01/09/2019 | Press release | Distributed by Public on 01/09/2019 14:16
For Immediate Release: Wednesday, January 9, 2019
Montgomery County is joining a nationwide effort in January to encourage homeowners to learn the dangers of radon gas. 'Radon Action Month' focuses on how to check for the presence of radon gas and what steps can be taken to make homes safer if the gas is detected.
According to the U.S. Environmental Protection Agency, radon is responsible for thousands of lung cancer deaths each year. It is the second-leading cause of lung cancer and the No. 1 cause of lung cancer for non-smokers.
January can be an effective time to test homes for radon because windows and doors are closed tightly. Testing is most effective when test kits are placed, in accordance with the test kit instructions, in the lowest occupied level of a building since radon enters through cracks and other openings in the foundation. Radon tests are different from carbon monoxide and home smoke detectors.
'Because you cannot see or smell radon, people may not be aware that there could be a risk in their homes,' said County Executive Marc Elrich. 'Our County is in a region where we know radon can be present, and people who care about their health - and the health of their family members - should take this very seriously. Winter is the best time to test, so testing would be a great way to start off 2019.'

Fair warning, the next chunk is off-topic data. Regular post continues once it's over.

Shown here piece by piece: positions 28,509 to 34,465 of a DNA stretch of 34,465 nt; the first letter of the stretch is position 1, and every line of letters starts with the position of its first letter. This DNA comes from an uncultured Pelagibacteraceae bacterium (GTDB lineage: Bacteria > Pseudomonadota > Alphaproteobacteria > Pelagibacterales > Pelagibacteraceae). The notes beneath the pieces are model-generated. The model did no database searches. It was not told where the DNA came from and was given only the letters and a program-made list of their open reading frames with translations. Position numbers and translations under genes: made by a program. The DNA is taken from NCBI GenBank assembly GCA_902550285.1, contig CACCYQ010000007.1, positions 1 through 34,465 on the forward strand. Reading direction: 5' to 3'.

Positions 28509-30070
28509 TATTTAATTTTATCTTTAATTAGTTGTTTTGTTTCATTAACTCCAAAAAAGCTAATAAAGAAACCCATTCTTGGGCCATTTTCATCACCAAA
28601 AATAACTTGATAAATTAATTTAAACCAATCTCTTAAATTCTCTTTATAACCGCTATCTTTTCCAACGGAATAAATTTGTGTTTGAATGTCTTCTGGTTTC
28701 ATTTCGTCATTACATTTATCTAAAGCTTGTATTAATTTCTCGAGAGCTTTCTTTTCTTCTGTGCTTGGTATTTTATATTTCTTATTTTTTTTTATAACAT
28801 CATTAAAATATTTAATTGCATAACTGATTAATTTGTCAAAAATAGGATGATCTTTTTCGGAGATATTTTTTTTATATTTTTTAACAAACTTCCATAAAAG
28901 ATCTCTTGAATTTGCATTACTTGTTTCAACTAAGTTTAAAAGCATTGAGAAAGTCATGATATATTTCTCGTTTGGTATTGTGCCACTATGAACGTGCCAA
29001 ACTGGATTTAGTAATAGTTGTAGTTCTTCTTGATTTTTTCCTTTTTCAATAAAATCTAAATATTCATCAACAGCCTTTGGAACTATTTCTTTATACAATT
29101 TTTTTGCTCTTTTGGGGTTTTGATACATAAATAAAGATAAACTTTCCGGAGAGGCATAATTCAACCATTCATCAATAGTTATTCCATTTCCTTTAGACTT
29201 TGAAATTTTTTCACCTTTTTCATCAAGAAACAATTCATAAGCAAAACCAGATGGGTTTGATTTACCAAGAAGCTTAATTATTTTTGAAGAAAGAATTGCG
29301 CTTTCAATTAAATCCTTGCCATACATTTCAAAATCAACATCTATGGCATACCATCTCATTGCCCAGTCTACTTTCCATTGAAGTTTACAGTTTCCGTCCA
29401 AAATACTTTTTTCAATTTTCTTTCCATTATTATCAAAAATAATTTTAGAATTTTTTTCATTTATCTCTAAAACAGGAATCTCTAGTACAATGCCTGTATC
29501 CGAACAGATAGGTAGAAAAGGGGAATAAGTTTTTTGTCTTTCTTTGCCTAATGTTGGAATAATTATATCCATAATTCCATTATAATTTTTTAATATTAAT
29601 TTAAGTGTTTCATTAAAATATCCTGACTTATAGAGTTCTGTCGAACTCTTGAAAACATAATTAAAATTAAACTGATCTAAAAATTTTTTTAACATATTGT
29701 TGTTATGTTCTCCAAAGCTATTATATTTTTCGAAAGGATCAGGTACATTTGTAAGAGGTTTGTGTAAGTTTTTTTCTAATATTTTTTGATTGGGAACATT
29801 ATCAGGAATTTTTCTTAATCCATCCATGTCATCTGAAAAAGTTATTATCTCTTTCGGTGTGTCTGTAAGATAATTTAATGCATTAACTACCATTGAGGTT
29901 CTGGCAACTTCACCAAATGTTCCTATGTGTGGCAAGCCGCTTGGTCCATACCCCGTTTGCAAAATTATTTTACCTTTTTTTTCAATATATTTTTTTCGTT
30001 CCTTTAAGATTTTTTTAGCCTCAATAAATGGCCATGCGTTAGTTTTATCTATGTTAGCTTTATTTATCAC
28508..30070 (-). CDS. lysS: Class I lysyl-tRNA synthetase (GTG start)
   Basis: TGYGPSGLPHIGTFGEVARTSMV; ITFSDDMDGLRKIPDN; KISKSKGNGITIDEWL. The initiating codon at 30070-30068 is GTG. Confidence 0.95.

County Councilmember Craig Rice, the lead sponsor of the County law requiring a radon test when a single-family home is sold, is an advocate for radon education.
'Due to the geology beneath us, Montgomery County is prone to higher levels of radon,' said Councilmember Rice. 'Radon is a silent killer and our residents need to know about potential dangers in their homes so they can make smart decisions to protect their families. Being informed about radon starts by picking up, and using, a testing device.'
Patty Bubar, the County's interim director of the Department of Environmental Protection (DEP), said Montgomery County is one of the areas of Maryland in which radon gas is most likely to be present.
'Radon is an invisible, odorless and tasteless gas, so unless you perform a radon test, you will not know if your home is at risk,' she said. 'During January, our hope is that each person will test their home, and then tell two neighbors to do the same, so all our communities can stay safe and healthy.'
Radon testing devices can be purchased at local home improvement stores, online or directly from radon testing companies. Many are priced under $25 and can provide short-term or long-term readings. The readings are provided in picocuries per liter (pCi/L). If test results come back as 4 pCi/L or higher, then homeowners should consult a qualified radon mitigation contractor.
For more information on radon, testing and finding a radon mitigation contractor, go to the County DEP radon website at https://www.montgomerycountymd.gov/green/air/radon.html or the U.S. Department of Environmental Protection website at https://www.epa.gov/radon .
# # #Release ID: 19-010